PHILOSOPHY 87            The Morality of Terrorism            Spring, 2006

Richard Arneson, Professor.

What is "terrorism"?  Under what circumstances, if any, is terrorism morally acceptable?  This course examines theories of just war and just warfare.  The theories aim to specify under what circumstances and in what ways--in the context of waging war-- it is morally acceptable to kill people.  One question that arises here is whether or not there are types of killings and threatened killings that are always wrong, whatever the consequences.  Another question that arises is what it is morally permissible to do when one is threatened by morally wrongful violence, by terrorism, for example.  The aim of the course is to encourage your own thought and reflection on these difficult moral questions.

Class meets Wednesdays 4:00-5:20 p.m. in HSS 7077.

Texts (available at the Price Center Bookstore): Michael Walzer, Just and Unjust Wars.
We will read portions of this book and some further selected essays.  These further readings will either supplied to you by the instructor or made available for downloading.

Requirements: Do the assigned readings; attend the seminar discussions; participate in the discussions. To receove credit for the seminar you must attend and participate in at least five of the six seminar meetings.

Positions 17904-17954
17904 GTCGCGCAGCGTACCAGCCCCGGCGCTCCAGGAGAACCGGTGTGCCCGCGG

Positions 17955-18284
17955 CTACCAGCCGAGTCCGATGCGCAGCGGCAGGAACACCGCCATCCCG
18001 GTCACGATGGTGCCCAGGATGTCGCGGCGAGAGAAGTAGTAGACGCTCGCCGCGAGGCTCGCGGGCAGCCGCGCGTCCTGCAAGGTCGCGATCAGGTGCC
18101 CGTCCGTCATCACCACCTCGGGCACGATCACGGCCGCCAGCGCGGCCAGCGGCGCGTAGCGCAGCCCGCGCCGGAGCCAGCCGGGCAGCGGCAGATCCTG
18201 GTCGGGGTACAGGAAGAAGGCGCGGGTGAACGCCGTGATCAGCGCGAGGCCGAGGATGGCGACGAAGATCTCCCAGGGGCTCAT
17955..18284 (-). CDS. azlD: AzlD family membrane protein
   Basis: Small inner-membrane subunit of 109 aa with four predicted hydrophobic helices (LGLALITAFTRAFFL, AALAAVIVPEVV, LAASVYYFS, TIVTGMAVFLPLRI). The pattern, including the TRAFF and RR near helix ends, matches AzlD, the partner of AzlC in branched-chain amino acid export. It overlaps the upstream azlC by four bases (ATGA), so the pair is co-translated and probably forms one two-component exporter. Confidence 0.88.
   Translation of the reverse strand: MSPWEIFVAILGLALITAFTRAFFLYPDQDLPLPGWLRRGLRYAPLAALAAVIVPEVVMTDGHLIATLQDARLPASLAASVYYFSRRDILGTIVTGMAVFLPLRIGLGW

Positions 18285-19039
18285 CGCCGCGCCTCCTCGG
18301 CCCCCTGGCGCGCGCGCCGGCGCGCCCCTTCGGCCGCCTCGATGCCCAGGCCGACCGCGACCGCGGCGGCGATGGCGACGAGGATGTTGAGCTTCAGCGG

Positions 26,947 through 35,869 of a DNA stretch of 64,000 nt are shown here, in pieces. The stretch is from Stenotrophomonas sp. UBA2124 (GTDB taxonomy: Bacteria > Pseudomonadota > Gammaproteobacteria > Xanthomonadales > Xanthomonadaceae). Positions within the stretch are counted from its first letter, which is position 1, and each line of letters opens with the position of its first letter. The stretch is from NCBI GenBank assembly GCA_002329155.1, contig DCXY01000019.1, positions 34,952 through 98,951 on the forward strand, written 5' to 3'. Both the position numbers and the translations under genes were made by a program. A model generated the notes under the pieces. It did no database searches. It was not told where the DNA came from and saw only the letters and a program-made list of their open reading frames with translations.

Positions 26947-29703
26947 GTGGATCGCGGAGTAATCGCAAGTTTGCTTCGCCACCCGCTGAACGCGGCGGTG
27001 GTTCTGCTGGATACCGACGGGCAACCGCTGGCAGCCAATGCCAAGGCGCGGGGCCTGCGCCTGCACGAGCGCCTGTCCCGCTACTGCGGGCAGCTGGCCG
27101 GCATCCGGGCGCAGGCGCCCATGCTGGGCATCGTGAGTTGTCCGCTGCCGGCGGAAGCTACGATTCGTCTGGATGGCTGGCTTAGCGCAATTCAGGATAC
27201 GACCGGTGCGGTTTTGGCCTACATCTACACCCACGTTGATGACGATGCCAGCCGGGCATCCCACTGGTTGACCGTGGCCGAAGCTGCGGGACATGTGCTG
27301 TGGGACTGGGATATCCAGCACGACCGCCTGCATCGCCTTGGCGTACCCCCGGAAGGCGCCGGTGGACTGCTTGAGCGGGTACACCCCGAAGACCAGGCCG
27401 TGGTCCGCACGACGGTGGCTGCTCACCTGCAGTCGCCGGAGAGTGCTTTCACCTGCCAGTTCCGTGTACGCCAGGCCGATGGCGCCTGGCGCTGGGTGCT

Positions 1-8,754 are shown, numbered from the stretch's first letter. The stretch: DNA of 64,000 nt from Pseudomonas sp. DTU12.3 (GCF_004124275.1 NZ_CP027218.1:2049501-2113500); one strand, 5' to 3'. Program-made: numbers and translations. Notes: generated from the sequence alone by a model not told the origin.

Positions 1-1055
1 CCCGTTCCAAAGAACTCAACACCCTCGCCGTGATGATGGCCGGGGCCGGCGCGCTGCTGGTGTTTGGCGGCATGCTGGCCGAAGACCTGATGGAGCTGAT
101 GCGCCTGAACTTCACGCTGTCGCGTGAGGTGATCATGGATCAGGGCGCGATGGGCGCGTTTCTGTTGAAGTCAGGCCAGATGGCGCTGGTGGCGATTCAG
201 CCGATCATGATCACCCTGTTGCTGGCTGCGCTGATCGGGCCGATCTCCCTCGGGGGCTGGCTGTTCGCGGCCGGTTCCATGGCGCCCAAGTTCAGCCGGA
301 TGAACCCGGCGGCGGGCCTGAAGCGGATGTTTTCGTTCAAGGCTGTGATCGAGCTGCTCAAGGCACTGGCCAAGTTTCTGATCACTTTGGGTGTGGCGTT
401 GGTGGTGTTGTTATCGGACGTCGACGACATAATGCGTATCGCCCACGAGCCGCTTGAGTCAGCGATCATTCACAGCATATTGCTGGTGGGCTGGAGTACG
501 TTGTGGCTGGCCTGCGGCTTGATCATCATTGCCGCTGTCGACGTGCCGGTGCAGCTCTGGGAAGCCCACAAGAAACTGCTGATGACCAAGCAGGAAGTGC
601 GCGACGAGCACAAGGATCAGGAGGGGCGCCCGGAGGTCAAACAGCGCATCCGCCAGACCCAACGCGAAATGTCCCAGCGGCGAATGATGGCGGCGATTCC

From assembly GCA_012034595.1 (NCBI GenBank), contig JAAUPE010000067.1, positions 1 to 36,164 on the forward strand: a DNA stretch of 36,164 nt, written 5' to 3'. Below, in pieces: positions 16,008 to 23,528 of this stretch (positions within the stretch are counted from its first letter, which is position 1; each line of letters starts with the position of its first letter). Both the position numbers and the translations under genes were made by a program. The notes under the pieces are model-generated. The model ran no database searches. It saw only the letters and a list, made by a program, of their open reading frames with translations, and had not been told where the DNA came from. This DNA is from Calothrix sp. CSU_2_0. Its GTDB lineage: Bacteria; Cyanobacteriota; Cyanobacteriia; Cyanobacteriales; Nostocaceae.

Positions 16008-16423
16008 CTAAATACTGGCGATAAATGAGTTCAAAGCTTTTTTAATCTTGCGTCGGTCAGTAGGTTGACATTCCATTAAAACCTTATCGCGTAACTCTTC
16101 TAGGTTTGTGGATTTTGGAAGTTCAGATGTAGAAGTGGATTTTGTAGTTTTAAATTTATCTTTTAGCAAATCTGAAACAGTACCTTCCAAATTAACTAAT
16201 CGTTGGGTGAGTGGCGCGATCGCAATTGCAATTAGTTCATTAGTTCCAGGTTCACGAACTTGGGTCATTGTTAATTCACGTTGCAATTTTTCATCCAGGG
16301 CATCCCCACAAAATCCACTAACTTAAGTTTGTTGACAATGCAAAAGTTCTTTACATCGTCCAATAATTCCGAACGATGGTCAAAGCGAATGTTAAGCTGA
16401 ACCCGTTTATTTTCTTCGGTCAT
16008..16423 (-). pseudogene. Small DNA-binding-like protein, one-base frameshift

Schedule of readings and topics.

April 5.  Terrorism--what is it?  Is it always wrong?
Reading  None required.  Recommended reading:  Michael Walzer, Just and Unjust Wars, chapters 2 and 3.

April 12.  Just and unjust war; just and unjust ways of fighting wars.
Reading: Walzer, Just and Unjust Wars, chapters 3, 4, and 9.

April 19. Is killing the innocent ever permissible?  May people's moral rights be rightfully violated?
Reading: G. E. M. Anscombe, "War and Murder"; Walzer, Just and Unjust Wars, chapter 16, "Supreme Emergency."
Anscombe essay provided by instructor in class.

April 26.  Who is a legitimate target in problematic warfare and self-defense scenarios?
Reading: Robert Fullinwider, "Terrorism, Inocence, and War," Philosophy and Public Affairs Quarterly (Fall, 2001) [click on blue to download; the download includes the entire issue of the journal in which this essay occurs], Walzer, Just and Unjust Wars, chapter 11, "Guerrilla War."  Recommended: Judith Thomson, "Self-Defense," Philosophy and Public Affairs (Autumn, 1991).  [click on blue to download].
 

May 3.  Doubts about just war/just warfare theory.
Reading: Jeff McMahan, "Unjust War" (published under a different title in Ethics (2004) [click on blue to download].
Further recommended reading: Thomas Nagel, "War and Massacre," Philosophy and Public Affairs (Winter, 1972) [click on blue to download].
 

May 10  What is it morally permissible to do in response to wrongful terrorism and other threats?
Reading: Paul Kahn, "The Paradox of Riskless Warfare," Philosophy and Public Affairs Quarterly (Summer, 2002) [click on blue to download; the download includes the issue containing both the Kahn and Luban essays]; David Luban, "The War on Terrorism and the End of Human Rights,"  Philosophy and Public Affairs Quarterly (Summer, 2002).
 

Instructor: Richard J. Arneson.  Office 8057 HSS.  Email rarneson@ucsd.edu  Office phone: 858 534 6810
Office hours, spring quarter, Tuesdays 12-1 and Thursdays 3-4.